Colonel Allensworth State Historic Park - A hidden Gem in California

Updated: Jul 8, 2019


Colonel Allensworth Campground

When we were looking for a place to stay on our way to Death Valley National Park, there was a sign off Hwy 99 that read Colonel Allensworth State Historic Park. When Kristen looked it up it sounded like it had campsites and was part ghost town. It sounded fun. We got off at the exit and followed the signs to get there, down old farm roads and roads that were not the best for hauling a travel trailer. We drove 20 or so miles down roads it seemed impossible for a state park to exist on when suddenly, this square appears on the navigation map showing an actual park. We pulled in and were blown away by the detailed ghost town before us. We found that there were indeed campsites. There were no power sites, but water was available. There was a dishwashing site, bathrooms, and our favorite thing to find on the road, showers! The ground was interesting, squishy and white from the alkali as this area used to be part of the largest lake in America before it was drained and used for irrigation. The place was eerily deserted, which gave it that special charm. We were the only ones camped there in early October, so we stayed there a week. The cost was around $14 per night.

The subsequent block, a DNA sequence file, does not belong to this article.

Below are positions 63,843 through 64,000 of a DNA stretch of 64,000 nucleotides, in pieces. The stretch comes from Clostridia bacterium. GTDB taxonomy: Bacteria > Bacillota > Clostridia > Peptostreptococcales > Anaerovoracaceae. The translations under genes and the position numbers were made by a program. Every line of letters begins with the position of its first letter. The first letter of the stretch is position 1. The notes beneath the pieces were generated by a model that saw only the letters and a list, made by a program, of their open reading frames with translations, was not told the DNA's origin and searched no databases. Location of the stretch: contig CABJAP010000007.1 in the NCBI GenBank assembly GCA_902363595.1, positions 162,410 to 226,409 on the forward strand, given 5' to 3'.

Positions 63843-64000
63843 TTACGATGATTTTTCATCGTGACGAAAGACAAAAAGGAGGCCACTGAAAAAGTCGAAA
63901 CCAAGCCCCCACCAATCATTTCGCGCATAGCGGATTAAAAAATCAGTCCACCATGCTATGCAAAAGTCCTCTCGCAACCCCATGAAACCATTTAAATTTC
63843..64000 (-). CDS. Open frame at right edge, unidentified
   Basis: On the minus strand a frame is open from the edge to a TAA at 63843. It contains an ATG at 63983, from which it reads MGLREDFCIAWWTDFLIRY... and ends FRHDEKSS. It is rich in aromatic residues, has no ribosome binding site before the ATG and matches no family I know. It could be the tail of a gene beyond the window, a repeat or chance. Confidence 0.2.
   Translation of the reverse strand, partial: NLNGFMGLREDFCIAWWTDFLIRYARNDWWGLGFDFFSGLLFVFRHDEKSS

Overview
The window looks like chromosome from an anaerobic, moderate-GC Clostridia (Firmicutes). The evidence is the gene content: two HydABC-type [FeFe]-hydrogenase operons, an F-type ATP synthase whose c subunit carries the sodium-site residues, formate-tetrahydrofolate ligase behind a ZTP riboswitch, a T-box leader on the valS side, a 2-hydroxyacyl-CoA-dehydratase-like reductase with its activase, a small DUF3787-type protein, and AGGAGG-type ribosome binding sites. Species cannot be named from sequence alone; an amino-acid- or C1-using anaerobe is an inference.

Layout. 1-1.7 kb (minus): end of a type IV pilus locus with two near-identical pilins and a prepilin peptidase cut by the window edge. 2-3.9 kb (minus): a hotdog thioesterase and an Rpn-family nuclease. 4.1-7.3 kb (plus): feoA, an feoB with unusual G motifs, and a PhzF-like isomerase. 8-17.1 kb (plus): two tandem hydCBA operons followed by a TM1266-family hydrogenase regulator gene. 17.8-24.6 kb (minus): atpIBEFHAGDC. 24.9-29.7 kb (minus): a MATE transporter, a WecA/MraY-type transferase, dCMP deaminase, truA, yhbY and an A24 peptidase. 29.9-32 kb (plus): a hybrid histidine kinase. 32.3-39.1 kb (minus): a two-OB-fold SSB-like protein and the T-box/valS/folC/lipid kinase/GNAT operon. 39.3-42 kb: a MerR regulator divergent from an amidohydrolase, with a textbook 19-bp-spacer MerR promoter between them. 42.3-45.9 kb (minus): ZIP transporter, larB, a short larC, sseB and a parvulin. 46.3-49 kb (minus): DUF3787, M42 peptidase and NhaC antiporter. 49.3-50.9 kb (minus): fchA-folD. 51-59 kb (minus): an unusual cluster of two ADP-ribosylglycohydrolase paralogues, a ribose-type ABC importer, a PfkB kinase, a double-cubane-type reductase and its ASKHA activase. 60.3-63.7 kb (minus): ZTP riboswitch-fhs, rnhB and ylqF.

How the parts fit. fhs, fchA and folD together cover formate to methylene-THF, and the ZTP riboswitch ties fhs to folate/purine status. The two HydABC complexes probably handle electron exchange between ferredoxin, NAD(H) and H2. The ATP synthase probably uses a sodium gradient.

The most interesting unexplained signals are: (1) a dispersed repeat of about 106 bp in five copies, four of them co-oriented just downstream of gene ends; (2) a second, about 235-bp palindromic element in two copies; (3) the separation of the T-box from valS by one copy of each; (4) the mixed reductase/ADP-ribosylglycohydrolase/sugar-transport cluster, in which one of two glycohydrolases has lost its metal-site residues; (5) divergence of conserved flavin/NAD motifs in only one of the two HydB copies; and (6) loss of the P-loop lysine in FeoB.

Story of the Allensworth town

The town itself was the biggest charmer. The historians rebuilt some of the buildings in the town in an exact replica of its placement, design, and function as it once was. The town is important as it was the first town operated, funded, and founded by African Americans. The town has a self-guided tour. We unhitched our bikes and rode around for the tour, taking pictures, and looking inside the buildings. They have a coronation ceremony held each year where they open the buildings and have tours through them. You can also contact the park rangers who can walk you through the inside of them. The place is a hidden gem in California that everyone should experience. Not only for the importance of African American history, but for the historical accuracy and dedication put into maintaining a piece of history that you can stay at in an RV.



One of the porches and the view of the dried up lake

Some information to remember is that the max length of a trailer allowed is set at 27 feet and 35 feet for a camper/motorhome. I saw a giant class A there that seemed to fit just fine. I'm saving much of the history so that anyone who goes there can follow the guided audio tour or signs that are at each housing location. Remember, the best way to view the town is on bike!


Touring the town on bikes


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